The next step for communication planning is to explore communication technologies. There are several technologies that can affect communication plan:

  1. Technology (website that demonstrate project progress in detail)
  2. Project staffing
  3. Project environment

In CASLE, project staffing is applied to build-up project instructor team who are responsible for using AS teaching method to instruct AS to new generations when start education program.

The project manager needs to control the communication process, and about 85-90% of the information Shared in the communication is spent in the communication of the meeting. Some of them are:

  • There should be a time limit for meetings and the project manager should follow it.
  • Repeated meetings should be scheduled in advance, and meetings with the team should be regular (but not frequent).
  • Every meeting should have a clear purpose and agenda
  • The agenda of the meeting shall be circulated to the participants prior to the meeting
  • The team should stick to the agenda during the meeting
  • Team members and meeting participants should be aware of their roles in the meeting in advance (for example, one member may be a meeting recorder, and the other may be a timekeeper)
  • The meeting includes the right audience
  • The project manager needs effective support to conduct the meeting and follow the rules
  • For each action, the action owner and delivery date will be specified in the meeting minutes and recorded and published

In CASLE, there is a communication gaps when teaching AS language, the method that CASLE use to control is a developed language teaching model, which generate a continuous combination between teaching and learning. In the initiating period ,CASLE use internet course recorded to distribute AS course in order to conduct survey on the number of people that are interested in learning AS.

6         Stakeholder management

Project stakeholders are defined as all individuals or groups who impact on project or be impacted by the project. Stakeholder management, as one of crucial parts in project management, utilize stakeholder analysis as a useful tool to disclose the irresolvable conflicts which come up when creating plan and introducing any new project (K. Pinto,2016). There are four steps in stakeholder management: stakeholder identification, planning stakeholder management, managing stakeholder management and taking control on stakeholder meetings. Stakeholders identification involves both internal and external stakeholders. To a project manager, internal stakeholders contains Top management, Accounting, other functional manager and project team members, while external stakeholder contains clients, competitors, suppliers and other environmental and political related groups. In CASLE case, its internal stakeholders are project team which consists of project plan team, study material team and team of instructors, while its external stakeholders are students in new generation and suppliers such as University of Oulu, Saami Education Institute and Anarâškielâ servi.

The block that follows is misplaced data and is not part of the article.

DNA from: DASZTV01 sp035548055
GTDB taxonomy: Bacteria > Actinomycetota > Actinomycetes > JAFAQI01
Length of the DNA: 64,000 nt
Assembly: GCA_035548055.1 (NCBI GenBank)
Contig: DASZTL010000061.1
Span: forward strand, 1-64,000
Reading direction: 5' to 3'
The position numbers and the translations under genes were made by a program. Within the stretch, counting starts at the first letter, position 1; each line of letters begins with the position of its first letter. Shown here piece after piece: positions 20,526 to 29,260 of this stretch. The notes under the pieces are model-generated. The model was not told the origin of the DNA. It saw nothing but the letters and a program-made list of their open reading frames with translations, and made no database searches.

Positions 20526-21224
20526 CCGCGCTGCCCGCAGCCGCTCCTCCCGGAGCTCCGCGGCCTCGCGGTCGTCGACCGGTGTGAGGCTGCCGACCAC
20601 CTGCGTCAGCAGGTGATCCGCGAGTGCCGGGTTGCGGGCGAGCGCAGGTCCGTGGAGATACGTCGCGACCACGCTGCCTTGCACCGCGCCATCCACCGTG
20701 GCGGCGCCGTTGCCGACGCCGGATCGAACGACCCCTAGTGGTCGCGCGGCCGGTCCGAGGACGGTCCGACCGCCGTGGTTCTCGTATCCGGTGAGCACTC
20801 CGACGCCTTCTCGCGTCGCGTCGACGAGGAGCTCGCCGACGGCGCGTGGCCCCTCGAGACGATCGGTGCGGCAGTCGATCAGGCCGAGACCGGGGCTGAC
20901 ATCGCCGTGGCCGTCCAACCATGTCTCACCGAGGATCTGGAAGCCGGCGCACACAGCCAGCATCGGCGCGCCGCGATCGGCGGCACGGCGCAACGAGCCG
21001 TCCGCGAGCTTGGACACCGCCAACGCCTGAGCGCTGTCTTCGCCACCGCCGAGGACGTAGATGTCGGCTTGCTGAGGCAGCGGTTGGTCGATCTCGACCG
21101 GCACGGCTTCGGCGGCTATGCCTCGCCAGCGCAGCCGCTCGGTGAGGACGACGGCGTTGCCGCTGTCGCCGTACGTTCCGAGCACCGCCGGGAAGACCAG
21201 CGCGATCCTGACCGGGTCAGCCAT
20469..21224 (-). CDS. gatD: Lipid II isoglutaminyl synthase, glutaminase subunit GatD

Planning stakeholder management indicate development of effective management strategies to engage stakeholders through all project lifecycle (Sampietro,2016). To create a stakeholder management plan, a stakeholder strategy which can be generated by stakeholder analysis is needed to be developed. Using a stakeholder analysis matrix can help project manager understand involved stakeholders.

In CASLE, university of Oulu is responsible for providing place and facilities for in-classroom education, Anarâškielâ servi provide instructors for teaching, Saami Education provide fund for out-of-classroom teaching.

Controlling stakeholder involvement ensures stakeholder commitment throughout the project phase. It also ensures that their expectations are met and that any future problems are predicted so that they can be addressed throughout the project lifecycle. It is important to note that stakeholders have a high degree of influence in the implementation and progress of a project. This is why controlling stakeholder engagement is important in project management because it keeps stakeholders involved throughout the project lifecycle (including changes).

The purpose of controlling stakeholder engagement is to improve organisational performance, meet requirements and brings out sustainability. One crucial benefit of controlling stakeholder management is to make stakeholder engagement activities more effective and more efficient.

7         Conclusion

In conclusion, project management is a useful tool to manage a time-limited project which has a specific goal to reach. Planning is a crucial stage in project management, it collects the initiated resources which are developed in initiation stage and produce various documental plan including quality management plan, human resource management plan, procurement management plan, communication management plan as well as stakeholder engagement plan. In the next stage, controlling in managing project required multiple inputs, especially performance report, project management plan to generate lesson learned and come up correction to bring effective workout on reaching goals.

8         References

  • PROJECT MANAGEMENT INSTITUTE, 2017, A guide to the project management body of knowledge (PMBOK guide), Project Management Institute, United State.
  • Pinto, 2016, Project Management Achieving Competitive Advantage, Pearson Education Limited, England.
  • Phillips, 2010, Project Management Professional Study Guide. The McGraw-Hill Companies, United State.
  • Olthuis, Kivela & Skutnabb-Kangas, 2013, Revitalising Indigenous Language How to recreate a lost Generation, MULTILIINGUAL MATTERS, UK.